The Soviet Working Class Enters the Stage

Against the Current No. 22, September/October 1989

Susan Weissman

THE PREVIOUS ARTICLE, “Back in the USSR, Part I,” was written before the spectacular strike wave of Soviet miners in July 1989. The basic analysis stands. But the class activity of the Soviet workers is now underlining the point that the working class is the decisive factor in perestroika and Soviet society.

The strike, which began in Siberia and spread through Kazakhstan to Ukraine, enveloped mines from the Kuzbass to the Donbass regions. Mine after mine shut down in places like Mezhdurechensk, Kemerovo, Vorkuta, Makeyevka, Rostov on Don, Lvov, Karaganda in Kazakhstan, and Prokopyevsk in the Kuzbas.

Strike committees formed in each strike area, although they did not communicate with each other. News of the strikes was carried in both the official press and television. Instead of sending in the troops, Gorbachev quickly acceded to all the strikers’ demands.

The miners themselves live in extremely poor conditions. They still live with their families crowded into barracks that were built in the ’30s when the mines were opened and populated with camp inmates.

Many families live 5-6 to a room and must share toilets with several other families. Since there is a shortage of soap all over the Soviet Union this year, the miners have no way to dean themselves after a day in the pit.

The strikers’ demands range from the general to the specific: they demand better pay and housing, greater political power, a cleaner environment, as well as winter shoes and soap. They are opposed to private enterprise, called the “cooperative” movement in the Soviet lexicon.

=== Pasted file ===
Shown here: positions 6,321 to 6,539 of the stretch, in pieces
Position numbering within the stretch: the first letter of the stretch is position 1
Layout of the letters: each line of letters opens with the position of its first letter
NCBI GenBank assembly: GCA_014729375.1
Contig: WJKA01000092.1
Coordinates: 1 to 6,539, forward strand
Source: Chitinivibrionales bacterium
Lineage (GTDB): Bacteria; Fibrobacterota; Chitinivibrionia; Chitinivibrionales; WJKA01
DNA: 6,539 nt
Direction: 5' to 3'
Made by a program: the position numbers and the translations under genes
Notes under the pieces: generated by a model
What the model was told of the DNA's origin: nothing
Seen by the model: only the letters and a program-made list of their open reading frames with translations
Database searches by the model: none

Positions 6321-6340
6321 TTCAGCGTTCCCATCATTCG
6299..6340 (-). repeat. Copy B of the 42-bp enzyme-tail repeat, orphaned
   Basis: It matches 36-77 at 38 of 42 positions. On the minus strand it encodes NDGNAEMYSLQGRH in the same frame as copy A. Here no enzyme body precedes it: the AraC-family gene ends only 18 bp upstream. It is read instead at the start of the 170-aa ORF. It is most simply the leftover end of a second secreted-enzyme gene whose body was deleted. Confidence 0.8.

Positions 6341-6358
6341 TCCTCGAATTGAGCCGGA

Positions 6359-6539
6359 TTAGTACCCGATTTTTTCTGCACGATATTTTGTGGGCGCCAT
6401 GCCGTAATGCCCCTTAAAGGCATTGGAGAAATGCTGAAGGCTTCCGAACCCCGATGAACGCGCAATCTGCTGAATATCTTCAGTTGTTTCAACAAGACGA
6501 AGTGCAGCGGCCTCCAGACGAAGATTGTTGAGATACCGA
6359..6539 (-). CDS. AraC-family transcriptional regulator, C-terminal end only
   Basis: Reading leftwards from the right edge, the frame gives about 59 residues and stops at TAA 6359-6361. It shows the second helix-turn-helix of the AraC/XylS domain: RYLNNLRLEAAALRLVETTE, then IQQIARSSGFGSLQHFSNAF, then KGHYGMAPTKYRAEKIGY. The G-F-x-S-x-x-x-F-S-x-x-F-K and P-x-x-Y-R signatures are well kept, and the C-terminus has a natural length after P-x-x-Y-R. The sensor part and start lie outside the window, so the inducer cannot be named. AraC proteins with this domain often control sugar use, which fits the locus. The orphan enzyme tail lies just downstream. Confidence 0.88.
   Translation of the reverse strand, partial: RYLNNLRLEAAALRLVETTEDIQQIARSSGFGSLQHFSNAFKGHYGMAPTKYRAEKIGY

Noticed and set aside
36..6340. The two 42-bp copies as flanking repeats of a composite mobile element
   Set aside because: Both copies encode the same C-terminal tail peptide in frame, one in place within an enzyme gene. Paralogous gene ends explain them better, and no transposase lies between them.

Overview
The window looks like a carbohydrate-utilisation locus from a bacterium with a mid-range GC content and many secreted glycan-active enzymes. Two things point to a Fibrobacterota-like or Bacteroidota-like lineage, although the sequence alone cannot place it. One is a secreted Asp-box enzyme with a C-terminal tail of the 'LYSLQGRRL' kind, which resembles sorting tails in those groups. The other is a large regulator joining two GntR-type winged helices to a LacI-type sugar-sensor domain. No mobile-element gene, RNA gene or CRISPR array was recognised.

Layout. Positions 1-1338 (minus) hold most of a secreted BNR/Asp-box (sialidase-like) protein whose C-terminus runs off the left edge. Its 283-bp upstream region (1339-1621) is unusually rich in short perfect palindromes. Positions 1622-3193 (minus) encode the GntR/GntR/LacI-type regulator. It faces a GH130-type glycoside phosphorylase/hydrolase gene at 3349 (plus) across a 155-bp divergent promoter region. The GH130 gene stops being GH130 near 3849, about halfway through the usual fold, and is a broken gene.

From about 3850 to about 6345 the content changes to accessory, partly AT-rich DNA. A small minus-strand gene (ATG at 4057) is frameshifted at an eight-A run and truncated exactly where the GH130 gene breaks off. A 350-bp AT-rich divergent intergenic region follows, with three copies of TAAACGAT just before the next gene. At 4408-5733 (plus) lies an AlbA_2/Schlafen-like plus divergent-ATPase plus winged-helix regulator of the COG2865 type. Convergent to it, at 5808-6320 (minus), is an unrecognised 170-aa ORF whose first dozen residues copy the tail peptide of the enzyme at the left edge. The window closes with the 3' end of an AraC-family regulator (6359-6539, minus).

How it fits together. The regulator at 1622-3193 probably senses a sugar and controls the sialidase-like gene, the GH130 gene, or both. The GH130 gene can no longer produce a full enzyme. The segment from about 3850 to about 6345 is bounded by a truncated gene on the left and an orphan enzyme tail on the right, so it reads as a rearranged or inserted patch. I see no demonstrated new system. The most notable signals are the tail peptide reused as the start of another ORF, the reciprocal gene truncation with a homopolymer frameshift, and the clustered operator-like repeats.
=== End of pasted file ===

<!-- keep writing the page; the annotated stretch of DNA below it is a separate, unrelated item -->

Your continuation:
Their environmental demands are a response to the filthy cities they live in. Moscow News reported the Kemerova and Mezhdurechensk are among the ten dirtiest cities in the world. Moscow People’s Front activist Boris Kagarlitsky, who traveled to the Kuzbass region, reported to this writer (interview, August 6, 1989) that not a single “polite” word was spent on perestroika or Gorbachev—although there were no verbal attacks against Gorbachev.

The strikers are back at work, although according to Kagarlitsky the miners “suspended” rather than ended the strikes. The Vorkuta miners resumed the strike over the weekend of August 56, when local authorities told them they didn’t have the resources to implement the demands they’d won.

No repression has been documented thus far, nor noted by Boris Kagarlitsky, who addressed the Kuzbass workers’ rallies as the representative of the Initiative group within the Moscow People’s Front.

Kagarlitaky said a revolution has taken place in the hearts and minds of people across the Soviet Union. The strikes have counterbalanced the nationalist struggles of the various nationalities, replacing them with the fundamental class conflict of workers whose lot is universal.

At Karaganda in Kazakhstan, the strike committee took over the mine and made it into a self-managing enterprise. Dual power exists in Kemerova and Karaganda, where the strike committees form a center for alternative power.

The most significant achievement of the strikes is that the Soviet working class has shown itself as a force to be reckoned with, and demonstrated that there will be no movement in the Soviet economy without the working class. Despite the weaknesses of the new strike committees (lack of coordination, the tendency to come under the influence of one or another local authorities) their demands and organization demonstrate their seriousness.

Many of the miners have called for independent trade unions and a new Socialist Trade Union was registered in Moscow in August by the Initiative group. Interest was also expressed in independent socialist political organization, Kagarlitsky said.

September-October 1989, ATC 22